JNN 24 Jan 2012 Tehran : Despite fresh EU sanctions against Iran’s oil exports,India has agreed to pay the price of crude oil it imports from Iran in gold, which makes it the first country to drop the US dollar for purchasing the Iranian oil. China has shown interest in Iran’s oil with hiring at least two supertankers to ship oil from the country.
According to a report published by DEBKAfile news website, unnamed sources have stressed that China is also expected to follow suit.
India and China take about one million barrels per day (bpd), or 40 percent of Iran’s total exports of 2.5 million bpd and both of them have huge reserves of gold.
The report added that by trading in gold, New Delhi and Beijing enable Tehran to bypass the upcoming freeze on its Central Bank’s assets and the oil embargo which the European Union’s foreign ministers agreed to impose on Monday, January 23.
The EU currently buys around 20 percent of Iran’s oil exports.
On the other hand, experts say the vast sums involved in these transactions are expected to boost the price of gold and depress the value of the dollar on world markets.
“An Indian delegation visited Tehran last week to discuss payment options in view of the new sanctions. The two sides were reported to have agreed that payment for the oil purchased would be partly in yen and partly in rupees. The switch to gold was kept [in the] dark,” the report stated.
India is Iran’s second largest customer after China, and purchases around USD 12-billion-a-year worth of Iranian crude, or about 12 percent of its consumption.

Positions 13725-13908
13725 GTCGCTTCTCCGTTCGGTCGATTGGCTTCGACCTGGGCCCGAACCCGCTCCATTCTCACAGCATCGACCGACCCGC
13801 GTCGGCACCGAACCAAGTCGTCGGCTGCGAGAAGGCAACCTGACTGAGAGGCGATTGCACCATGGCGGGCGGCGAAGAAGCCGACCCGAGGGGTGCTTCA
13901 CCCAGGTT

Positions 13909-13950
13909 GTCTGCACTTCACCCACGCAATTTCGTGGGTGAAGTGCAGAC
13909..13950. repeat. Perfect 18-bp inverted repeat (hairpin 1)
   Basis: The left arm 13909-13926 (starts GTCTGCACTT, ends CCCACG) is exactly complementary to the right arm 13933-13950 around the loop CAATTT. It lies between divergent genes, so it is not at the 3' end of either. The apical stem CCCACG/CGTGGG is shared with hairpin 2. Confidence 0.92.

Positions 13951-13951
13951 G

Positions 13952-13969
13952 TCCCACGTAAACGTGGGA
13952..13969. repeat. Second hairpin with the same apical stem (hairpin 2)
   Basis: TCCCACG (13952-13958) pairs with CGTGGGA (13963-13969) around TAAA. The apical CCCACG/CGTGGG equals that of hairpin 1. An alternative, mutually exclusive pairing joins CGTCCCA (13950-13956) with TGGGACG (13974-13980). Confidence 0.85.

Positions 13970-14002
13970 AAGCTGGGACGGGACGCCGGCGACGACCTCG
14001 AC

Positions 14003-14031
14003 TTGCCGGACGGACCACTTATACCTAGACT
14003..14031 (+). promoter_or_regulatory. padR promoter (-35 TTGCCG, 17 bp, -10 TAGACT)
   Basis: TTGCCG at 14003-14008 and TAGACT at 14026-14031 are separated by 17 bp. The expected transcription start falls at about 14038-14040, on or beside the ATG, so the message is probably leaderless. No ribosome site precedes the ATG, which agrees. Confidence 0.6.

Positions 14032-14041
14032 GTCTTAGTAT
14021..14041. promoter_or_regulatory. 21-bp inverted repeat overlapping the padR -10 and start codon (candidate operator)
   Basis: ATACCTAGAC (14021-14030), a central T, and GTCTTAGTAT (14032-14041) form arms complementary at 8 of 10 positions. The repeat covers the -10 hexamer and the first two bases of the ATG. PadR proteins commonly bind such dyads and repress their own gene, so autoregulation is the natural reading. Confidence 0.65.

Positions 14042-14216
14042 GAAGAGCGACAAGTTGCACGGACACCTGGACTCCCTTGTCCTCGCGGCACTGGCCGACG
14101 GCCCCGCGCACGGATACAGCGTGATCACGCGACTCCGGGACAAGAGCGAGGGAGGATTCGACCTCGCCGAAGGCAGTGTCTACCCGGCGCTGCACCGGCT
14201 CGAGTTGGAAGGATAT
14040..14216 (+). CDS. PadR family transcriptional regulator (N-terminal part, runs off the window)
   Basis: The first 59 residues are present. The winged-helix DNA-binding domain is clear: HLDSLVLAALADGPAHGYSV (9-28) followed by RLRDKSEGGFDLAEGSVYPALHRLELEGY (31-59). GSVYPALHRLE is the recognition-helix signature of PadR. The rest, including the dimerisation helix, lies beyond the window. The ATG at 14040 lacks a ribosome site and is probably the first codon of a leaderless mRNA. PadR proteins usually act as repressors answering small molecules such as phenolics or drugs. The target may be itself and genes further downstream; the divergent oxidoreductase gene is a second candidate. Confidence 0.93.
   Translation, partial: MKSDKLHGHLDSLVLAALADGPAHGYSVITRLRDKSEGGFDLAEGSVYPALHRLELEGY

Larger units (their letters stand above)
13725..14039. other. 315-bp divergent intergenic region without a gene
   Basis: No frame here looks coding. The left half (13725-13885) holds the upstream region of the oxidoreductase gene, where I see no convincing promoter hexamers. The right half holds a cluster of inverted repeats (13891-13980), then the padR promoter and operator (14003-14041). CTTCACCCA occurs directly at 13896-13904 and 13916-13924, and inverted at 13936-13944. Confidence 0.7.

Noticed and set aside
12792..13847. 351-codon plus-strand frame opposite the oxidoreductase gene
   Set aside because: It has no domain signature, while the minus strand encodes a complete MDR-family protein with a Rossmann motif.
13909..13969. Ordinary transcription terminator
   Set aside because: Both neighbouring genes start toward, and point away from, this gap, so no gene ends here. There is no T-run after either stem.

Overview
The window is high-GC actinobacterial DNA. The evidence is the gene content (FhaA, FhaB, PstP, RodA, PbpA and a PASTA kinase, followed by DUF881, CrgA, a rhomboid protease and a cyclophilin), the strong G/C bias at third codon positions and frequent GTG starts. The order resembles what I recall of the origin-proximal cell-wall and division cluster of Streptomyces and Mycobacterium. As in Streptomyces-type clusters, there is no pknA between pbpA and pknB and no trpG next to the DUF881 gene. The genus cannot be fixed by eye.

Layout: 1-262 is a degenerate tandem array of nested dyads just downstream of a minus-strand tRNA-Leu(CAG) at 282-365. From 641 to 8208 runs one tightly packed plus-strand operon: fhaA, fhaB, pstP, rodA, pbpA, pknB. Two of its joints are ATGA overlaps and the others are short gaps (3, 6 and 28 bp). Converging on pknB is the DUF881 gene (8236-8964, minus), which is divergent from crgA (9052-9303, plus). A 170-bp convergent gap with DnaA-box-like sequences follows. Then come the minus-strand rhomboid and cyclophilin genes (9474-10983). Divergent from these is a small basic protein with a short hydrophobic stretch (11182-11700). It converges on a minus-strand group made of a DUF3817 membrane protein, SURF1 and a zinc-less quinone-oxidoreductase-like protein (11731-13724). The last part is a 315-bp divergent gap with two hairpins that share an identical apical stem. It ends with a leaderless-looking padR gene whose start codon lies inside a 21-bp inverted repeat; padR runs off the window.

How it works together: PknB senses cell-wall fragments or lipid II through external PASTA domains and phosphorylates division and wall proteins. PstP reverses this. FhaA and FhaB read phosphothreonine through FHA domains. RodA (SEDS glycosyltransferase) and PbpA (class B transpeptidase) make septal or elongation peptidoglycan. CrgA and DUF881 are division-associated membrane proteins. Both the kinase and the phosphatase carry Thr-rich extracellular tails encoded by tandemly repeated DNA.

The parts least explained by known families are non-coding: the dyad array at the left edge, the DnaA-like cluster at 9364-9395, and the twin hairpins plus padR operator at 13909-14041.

Delhi is to execute its transactions, the report said, through two state-owned banks: the Calcutta-based UCO Bank, whose board of directors is made up of the Indian government, the Reserve Bank of India representatives, and Halk Bankasi (Peoples Bank) — Turkey’s seventh largest bank which is owned by the government.
US President Barack Obama signed into law, on December 31, 2011, new sanctions which seek to penalize other countries for importing Iran’s oil or doing transaction with Islamic Republic’s Central Bank.
Foreign ministers of the European Union also imposed sanctions on Iran’s oil imports over the country’s peaceful nuclear program during their Monday meeting in Brussels.
The sanctions involve an immediate ban on all new oil contracts with Iran and a freeze on the assets of the country’s Central Bank within the EU.
Tehran has warned that the embargo will have negative consequences, such as increasing the oil price.
Clarkson Research Services Ltd., a unit of the world’s largest shipbroker, announced the two supertankers were booked to carry about 2 million barrels of crude from Iran’s Khark Island to China.
Qi Lian San, a large crude carrier anchored near Singapore, was booked to load 270,000 tons of crude at Khark Island from Feb. 3 to Feb. 5 and carry the cargo to China, Clarkson said.
The Chinese oil trader, Zhuhai Zhenrong Co., also booked an unidentified ship owned by the National Iranian Tanker Co. to load 265,000 tons of crude in Khark Island on Jan. 29 and sail to the Chinese port city of Ningbo.
Two other ships, Davar and Hoda, which called at an Iranian oil terminal, are heading for China, Bloomberg reported.
Ship-tracking data show Davar is sailing to Ningbo after leaving Iran’s Soroush terminal on Jan. 11, and Hoda is bound for Shui Dong. The National Iranian Tanker Co. owns both very large carriers.
Customs data also showed that China imported 2.4 million metric tons of crude from Iran last month.
On Monday, EU foreign ministers in Brussels agreed to embargo Iranian oil that involved an immediate ban on all new oil contracts with Iran.
Earlier this month, China’s vice foreign minister said his government “opposes imposing pressure and sanctions.”